Santayana once noted that humankind was still in its childhood. A child hopes because of powerlessness, the brute fact that adults control the world. What, then, are adults up to in their hoping? Being children? Before we cringe at that question, we might recall that native people around the world often have looked at human beings as children in terms of their dependency on Mother Earth. The issue there isn’t hope; it’s reverence and attentiveness that is reflected in the way people live, people who weren’t, to use D. H. Lawrence’s humbling phrase, “word bags.” Those ways were alert and simple by nature. The challenge humankind faces now is to face the truth of simplicity and let that occur in ways that aren’t hopelessly (intentional pun) disruptive. It’s a very tall order, a sort of “grow up or shut up” order. When one thinks of the brutal circus that politics often embodies, the posturing of men (mostly) who seek power, adulation, ideological advantage, nationalistic domination, and personal gain and are willing to do anything to slake their ambitions, to say nothing of the juggernaut of money-fueled materialism, to say nothing of the wide-spread alienation from the Earth, to say nothing of the belief that technology is a form of salvation, one realizes the extent of the challenge. We are in a time that dwarfs Chamberlain’s wretched pronouncement. He could take the Earth’s ways for granted. We can’t.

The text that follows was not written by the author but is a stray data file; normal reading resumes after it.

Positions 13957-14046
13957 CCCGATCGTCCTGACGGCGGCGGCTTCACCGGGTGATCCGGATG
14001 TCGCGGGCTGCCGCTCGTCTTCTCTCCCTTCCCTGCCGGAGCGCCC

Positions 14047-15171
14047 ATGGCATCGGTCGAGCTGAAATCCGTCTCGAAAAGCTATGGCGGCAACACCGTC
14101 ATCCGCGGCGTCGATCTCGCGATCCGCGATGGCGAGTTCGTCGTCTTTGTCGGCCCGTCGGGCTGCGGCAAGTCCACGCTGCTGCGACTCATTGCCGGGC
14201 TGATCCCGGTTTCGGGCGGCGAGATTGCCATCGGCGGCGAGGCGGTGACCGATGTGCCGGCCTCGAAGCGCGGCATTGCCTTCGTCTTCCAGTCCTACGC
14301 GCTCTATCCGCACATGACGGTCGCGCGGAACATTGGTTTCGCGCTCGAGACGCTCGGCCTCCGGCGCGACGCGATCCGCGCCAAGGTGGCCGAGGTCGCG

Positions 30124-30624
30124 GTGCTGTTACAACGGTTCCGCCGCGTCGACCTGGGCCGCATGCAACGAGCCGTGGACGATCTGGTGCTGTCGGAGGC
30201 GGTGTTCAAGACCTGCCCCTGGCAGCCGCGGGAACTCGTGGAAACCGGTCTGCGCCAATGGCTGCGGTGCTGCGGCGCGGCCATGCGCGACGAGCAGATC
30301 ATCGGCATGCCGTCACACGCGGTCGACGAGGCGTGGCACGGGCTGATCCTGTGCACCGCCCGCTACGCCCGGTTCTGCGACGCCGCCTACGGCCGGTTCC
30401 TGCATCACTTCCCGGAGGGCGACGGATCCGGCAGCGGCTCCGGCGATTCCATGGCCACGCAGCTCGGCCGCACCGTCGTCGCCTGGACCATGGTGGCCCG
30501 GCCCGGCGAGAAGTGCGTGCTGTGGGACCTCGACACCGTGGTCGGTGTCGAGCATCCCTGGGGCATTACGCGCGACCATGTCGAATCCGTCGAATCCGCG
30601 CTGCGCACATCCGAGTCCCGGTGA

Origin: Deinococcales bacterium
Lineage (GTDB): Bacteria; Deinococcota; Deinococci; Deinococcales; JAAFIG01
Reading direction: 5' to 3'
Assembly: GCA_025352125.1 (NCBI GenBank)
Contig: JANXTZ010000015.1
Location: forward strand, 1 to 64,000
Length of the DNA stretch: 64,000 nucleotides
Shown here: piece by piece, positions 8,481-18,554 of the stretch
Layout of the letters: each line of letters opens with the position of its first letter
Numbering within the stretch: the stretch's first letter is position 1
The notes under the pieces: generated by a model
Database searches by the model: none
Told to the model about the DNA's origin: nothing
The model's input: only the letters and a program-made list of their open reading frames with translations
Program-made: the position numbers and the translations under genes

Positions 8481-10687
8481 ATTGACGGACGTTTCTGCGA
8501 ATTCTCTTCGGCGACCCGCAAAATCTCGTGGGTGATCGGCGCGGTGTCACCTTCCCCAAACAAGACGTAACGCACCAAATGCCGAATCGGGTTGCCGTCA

Copyright 2022 Baron Wormser

Baron Wormser served as poet laureate of Maine from 2000-2005. His many books include the novel Some Months in 1968 (Woodhall Press, 2022).

Baron Wormser

19 comments on “Baron Wormser: Against Hope

  1. mainegardenfacts
    October 24, 2022

    Well said, Baron. Hope is more often opiate than spur. I’m reminded of a piece by Derrick Jensen in Orion many years ago titled Beyond Hope. It has a harder edge but I highly recommend it as follow up to this essay. I taught it for years. Link here:
    https://orionmagazine.org/article/beyond-hope/

    Like

  2. Betsy Sholl
    October 23, 2022

    Reverence and attentiveness rather than mindless hope–thank you for this.